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A quiet word with Puddle winner, John Grant

JonGibbs




Science fiction and fantasy writer, John Grant (aka realthog) is a prolific author and winner of many writing awards (including two Hugos, a World Fantasy, and a Locus). Earlier this month, he added this year's Meager Puddle of Limelight Award for Best Book Title (his second) to the already full, trophy cabinet in his downstairs bathroom. John kindly agreed to answer some searching questions about himself, his work, and his winning entry, The Intelligent Child's Guide to Bullshit.
John Grant - author photo

Which came first, the book title or the idea?
I think they both came around the same time. My grandson was born about three years ago, and when he was still a wee squidge I sent my daughter an ARC of my book, Denying Science. That triggered in me the notion that, while lots of folk like me are producing books for adults trying to counter the rising tide of antiscience, the people who really need the protection from bullshit are the kids.

How many times did you change the title before you settled on the one you use now?
An embarrassment is that I've changed the title since I entered it for the Puddle Award. The project's now called The Young Person's Guide to Bullshit. It may of course change again.

Tell us a little about the book. Is it finished/published?
I'm still struggling to get the proposal right. I'm working disgustingly hard on another book right now. There are a couple of aspects of the proposal that require me not to be completely shagged out from too many 'til-1am working days in a row. But I’m getting there, honest.

As a reader, does a good book title make a difference to you?
Yes, absolutely. I've far too often bought books with fabulous titles only to get them home and wonder what on earth possessed me. On the other hand, some of those fabulous titles have introduced me to wonderful books I might not otherwise have read. At the moment I'm reading a physics book about time called From Eternity to Here (by Sean Carroll). It's a knockout title. I might have read the book anyway, because my pal Bill DeSmedt recommended it to me, but the title did, as it were, make it more likely that I listened to his recommendation.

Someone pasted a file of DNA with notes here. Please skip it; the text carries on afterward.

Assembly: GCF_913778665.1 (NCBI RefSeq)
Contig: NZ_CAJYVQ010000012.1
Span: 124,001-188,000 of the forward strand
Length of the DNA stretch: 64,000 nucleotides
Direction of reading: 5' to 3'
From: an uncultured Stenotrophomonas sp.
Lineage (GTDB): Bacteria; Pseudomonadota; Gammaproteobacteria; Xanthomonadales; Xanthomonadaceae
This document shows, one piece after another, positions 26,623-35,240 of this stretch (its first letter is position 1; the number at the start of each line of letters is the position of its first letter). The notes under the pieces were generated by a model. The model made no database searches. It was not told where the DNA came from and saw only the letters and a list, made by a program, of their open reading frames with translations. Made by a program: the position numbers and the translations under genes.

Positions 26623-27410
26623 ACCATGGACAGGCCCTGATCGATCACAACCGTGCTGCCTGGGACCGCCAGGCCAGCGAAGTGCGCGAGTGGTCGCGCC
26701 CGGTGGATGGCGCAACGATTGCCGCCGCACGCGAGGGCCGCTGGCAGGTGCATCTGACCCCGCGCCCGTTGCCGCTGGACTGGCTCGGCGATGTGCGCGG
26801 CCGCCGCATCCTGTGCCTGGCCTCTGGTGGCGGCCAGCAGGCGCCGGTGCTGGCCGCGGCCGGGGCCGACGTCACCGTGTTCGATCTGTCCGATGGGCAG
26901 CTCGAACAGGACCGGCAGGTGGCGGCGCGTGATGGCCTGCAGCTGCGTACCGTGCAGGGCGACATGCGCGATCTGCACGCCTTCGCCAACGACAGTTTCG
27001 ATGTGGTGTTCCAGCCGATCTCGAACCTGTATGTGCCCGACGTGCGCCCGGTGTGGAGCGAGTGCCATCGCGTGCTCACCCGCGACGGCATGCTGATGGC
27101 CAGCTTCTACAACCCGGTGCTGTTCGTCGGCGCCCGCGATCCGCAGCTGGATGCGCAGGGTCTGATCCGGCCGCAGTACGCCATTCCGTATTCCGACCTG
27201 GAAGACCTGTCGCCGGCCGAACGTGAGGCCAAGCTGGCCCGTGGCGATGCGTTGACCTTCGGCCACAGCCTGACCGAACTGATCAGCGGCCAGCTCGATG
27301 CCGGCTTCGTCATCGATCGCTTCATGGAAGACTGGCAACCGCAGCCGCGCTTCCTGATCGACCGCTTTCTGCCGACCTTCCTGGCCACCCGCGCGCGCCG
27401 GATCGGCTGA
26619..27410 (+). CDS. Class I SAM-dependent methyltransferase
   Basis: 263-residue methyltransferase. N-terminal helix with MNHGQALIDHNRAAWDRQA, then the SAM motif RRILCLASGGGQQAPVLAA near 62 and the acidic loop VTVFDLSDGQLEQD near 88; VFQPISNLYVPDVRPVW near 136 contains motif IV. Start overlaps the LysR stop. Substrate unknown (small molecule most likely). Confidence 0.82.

What’s your preferred genre/wordcount?
In nonfiction, book-length; I've written a lot of nonfiction articles/op-eds (and am always open to suggestions), but there's nothing quite like having the freedom to spend time going deep into a subject. In fiction, I really like the novelette/novella length. I'm not sure why this should be. When I first started writing fiction everything was Real Short -- hey, I got onto the second page, this is serious! I think that what I'm trying to do in my novellas is to achieve the same kind of emotional and intellectual depth you'd expect from a novel -- in other words, what I'm producing is not so much a novella as a somewhat short novel.

What’s your current WIP?
A vast encyclopedia of film noir. I'm covering about 3000 movies from all over the world.

Are you a pantser or an outliner?
Probably a pantser.

What are your long term goals as a writer?
To get back to the position where I can make a living out of this game.

Tell us about your very first sale.
Oh, sheesk, that's a difficult one. I think my first fiction sale was to Maxim Jakubowski for his fantasy anthology Lands of Never (1983). My wife was trying (quite rightly) to improve me a bit by getting me to spend a day out of my study doing some gardening. I'd more or less plucked my first weed when I said, "I have this idea for a story . . ." Very decently, she let me rush off and do it. Maxim bought it more or less by return of post. My wife said, "Okay, you've proved your point . . ."